Getting the pulse on how our marriage is doing can be tough. With parenting, we know when we are struggling with our children. There is clear evidence when there is strain with our children, with changes in behaviour, sleep, and eating patterns, which we have to manage and keep on top of. We make adjustments—their bedtime, our bedtime, their routine, our response time, etc. Andrea Nair talks about filling your child's attachment tank with one-on-one attention and focused time, which helps their self confidence and helps with behaviour.
When it comes to marriage, attachment can also be affected. Struggling marriages are often a slow burn taking time before we notice the strain. Working on this relationship doesn't always have a sense of immediacy to it. We know that conversations are lacking, sex is infrequent, irritability is the norm, but we put off addressing it, believing it will eventually improve after things are under control with the kids. And it is understandable. Adults are able to wait, aren't they? Little personalities, minds, and behaviours are being moulded, trumping the adult work. While we are looking away, other patterns are forming, hurts growing, and marriages are changing and sometimes breaking.
Giuliana Rancic sparked some debate in February 2013 when she shared that she and her husband “put our marriage first and our child second, because the best thing we can do for him is have a strong marriage.”
I agree with this principle. If we persevere and work on creating healthy partnerships, then as a team we will work better for our kids. Cohesiveness at the top is important, even when it seems like it is the least urgent work. When we come together as a parental unit, helping each other with the huge task and gift of parenting, we will do better. Too often we divide and conquer parenting, each taking our roles, tagging each other in and out, like ships passing in the wee hours of the night. This can work for aspects of parenting—you drive her to soccer and I will get him to piano—but not necessarily as the main or only approach.
How much easier would parenting be if you felt loved by your spouse, and your “tank” felt full? How would you feel if you faced your week with regular adult connection time?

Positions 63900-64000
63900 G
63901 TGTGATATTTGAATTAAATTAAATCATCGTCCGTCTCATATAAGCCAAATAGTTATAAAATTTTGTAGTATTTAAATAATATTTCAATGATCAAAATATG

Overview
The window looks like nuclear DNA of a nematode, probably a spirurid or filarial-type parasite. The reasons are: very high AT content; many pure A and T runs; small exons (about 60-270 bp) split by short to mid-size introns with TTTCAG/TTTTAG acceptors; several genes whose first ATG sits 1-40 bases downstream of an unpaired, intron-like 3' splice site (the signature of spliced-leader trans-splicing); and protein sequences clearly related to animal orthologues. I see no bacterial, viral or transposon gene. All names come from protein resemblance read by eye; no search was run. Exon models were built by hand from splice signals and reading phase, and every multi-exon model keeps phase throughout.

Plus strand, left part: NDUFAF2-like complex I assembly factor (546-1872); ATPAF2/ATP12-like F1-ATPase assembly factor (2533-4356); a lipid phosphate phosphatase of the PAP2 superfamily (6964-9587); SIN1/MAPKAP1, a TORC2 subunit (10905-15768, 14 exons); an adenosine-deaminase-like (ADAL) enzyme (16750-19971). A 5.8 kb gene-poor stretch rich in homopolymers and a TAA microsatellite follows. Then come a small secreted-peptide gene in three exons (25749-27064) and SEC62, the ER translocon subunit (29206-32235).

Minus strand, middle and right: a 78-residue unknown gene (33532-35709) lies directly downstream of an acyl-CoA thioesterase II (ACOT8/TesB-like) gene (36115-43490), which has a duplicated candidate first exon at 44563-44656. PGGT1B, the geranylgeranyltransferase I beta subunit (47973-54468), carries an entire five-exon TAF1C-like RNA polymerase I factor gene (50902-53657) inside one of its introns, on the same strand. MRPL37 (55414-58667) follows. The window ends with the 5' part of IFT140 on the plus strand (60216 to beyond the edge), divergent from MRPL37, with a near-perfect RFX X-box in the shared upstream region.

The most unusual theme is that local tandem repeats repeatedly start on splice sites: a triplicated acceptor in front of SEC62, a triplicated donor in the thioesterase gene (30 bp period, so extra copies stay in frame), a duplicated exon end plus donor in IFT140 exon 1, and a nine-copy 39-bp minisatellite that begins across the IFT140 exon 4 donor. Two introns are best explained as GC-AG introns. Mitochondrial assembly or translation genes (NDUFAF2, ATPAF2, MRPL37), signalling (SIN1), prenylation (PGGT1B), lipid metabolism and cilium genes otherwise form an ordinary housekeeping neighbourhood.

If struggling to find time to connect, try these Four Great Ways To Date Your Mate.
Another benefit to prioritizing your relationship is the model for relationships that you provide your children. If they see you honouring and cherishing each other, they will look to honour and cherish their mate.
Many parents are running on empty and most of us are hard pressed to find any other way to cope right now. The emotional reserves to address things are getting used up.
Children sometimes become the priority, not just because they are so important—and they are—but because the adult relationships appear to be, or actually are, a ton of work. It's easier, sometimes, just to pour into your children and not address what is going on in the relationship. Or maybe you have been trying, but have turned your attention away because you were the only one working on it. Your children might be the only ones interested in your attention and time. In more complicated cases, it might be time to bring in a professional, as it hasn't been divided focus keeping you from the connection you desire, but more difficult and pervasive issues that could benefit from professional support and aid.
In his book, To Raise Happy Kids, Put Your Marriage First, David Code suggests that parents should spend less time trying to be the perfect parent and more time striving to be the perfect spouse. Prioritizing your relationship with your mate isn't about under delivering for your kids, obviously a great deal of sacrifice is in order when you are a parent—it is about not over-parenting and under-partnering, and finding some balance.